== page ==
For some people, just thinking about an MRI is enough to provoke anxiety. For the approximately 9 percent of people diagnosed with claustrophobia, or a fear of enclosed spaces, “anxiety” is an understatement. Even for those without a clinical diagnosis, feelings of claustrophobia during an MRI are common.
However, there are many ways to overcome your fears before an MRI. Here are a few suggestions:
Choose an Open MRI
An open MRI mitigates fears of enclosed spaces by having much more space. Since the type of MRI depends on what your doctor needs to see, an Open MRI may not always be an option. According to Dr. Linda R. Aboody, director of radiology at Memorial Sloan-Kettering Cancer Center in Baskin Ridge, NJ, “Although it’s an OK second choice, the image quality is not the same.”
Having an MRI can be stress provoking in and of itself, which is why it is important to know as much about the treatment prior to the procedure. Ask the technician to explain how the exam will work and show you how to use the intercom if you need to communicate with them.
Listen to Music
Music is a great way to relax, and distract yourself during the treatment. However, it has to be the right genre. Julie Lovan, Founder of The Effortless Girl blog, followed the imaging technician’s advice to listen to Christmas carols during her exam, she agreed. When Mannheim Steamroller’s Carol of the Bells came one, however, Lovan was over it. “I thought I was going to go crazy. I could feel my blood pressure getting higher so I just crawled right out,” Lovan remarked.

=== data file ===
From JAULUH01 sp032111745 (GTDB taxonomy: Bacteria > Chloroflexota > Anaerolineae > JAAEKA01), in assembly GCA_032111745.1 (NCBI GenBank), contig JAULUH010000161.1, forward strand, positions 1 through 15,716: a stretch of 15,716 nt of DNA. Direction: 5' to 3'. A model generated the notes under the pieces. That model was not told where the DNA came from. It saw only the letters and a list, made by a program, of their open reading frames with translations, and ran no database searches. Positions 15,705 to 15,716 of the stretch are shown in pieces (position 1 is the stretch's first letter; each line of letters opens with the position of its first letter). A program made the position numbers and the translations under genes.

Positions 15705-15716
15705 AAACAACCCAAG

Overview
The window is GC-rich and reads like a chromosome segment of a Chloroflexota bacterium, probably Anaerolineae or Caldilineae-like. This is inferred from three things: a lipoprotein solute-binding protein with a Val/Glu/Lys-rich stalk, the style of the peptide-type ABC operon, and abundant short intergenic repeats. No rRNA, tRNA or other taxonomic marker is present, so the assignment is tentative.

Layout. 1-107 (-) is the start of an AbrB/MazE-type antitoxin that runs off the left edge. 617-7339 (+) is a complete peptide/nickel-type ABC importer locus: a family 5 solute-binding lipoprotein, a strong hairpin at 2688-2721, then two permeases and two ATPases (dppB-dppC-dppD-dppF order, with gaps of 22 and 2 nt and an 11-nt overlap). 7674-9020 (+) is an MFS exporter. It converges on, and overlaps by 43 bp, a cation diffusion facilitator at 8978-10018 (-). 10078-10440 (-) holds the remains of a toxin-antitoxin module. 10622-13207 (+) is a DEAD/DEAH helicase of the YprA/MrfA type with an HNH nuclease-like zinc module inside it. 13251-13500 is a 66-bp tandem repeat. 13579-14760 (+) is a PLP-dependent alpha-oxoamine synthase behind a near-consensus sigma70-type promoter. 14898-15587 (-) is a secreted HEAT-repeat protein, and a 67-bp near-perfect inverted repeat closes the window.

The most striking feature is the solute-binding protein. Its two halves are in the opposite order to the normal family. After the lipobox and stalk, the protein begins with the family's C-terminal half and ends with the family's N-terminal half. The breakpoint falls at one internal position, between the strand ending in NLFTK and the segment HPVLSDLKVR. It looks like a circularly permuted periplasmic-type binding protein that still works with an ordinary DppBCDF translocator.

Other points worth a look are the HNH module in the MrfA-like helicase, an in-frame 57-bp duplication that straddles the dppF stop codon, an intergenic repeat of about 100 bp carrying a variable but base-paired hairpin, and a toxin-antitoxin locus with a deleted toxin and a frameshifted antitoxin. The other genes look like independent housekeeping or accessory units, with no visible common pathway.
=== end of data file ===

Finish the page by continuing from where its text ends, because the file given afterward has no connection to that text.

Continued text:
Although you cannot bring your smartphone in during a treatment, often times there are specialized headphones for your use.
Meditate or Visualize
Deep breathing, visualization, or meditation can help you relax. When the mind is focused on a relaxing stimulus, the stress of the exam is not as easily noticed.
“If we infuse vanilla or lavender on the pillow, we find that patients tolerate the exam much better,” Aboody said. You can ask the technician for your favorite scent or perfume.
Ask for special treatment
They are other options besides staring at the inside of the tube. “You don’t feel claustrophobic if you can see,” Lovan said. Some facilities provide extensive entertainment options, such as the option to watch your favorite TV or comedy show.
A recent study in the Journal of Magnetic Resonance Imaging found that when people who were claustrophobic lied on their stomachs, they were much less likely to ask to stop the exam.
Get Support or Counseling
Most facilities allow visitation from family during the treatment. Having a loved one in the room is a great way to reduce stress. You can also prepare for the treatment in advance by seeking out a mental health professional. Counseling is a great way to reduce fear and build self-confidence.
For more information on, or to set up an appointment with The Center for Diagnostic Imaging, call 1-800-371-0002.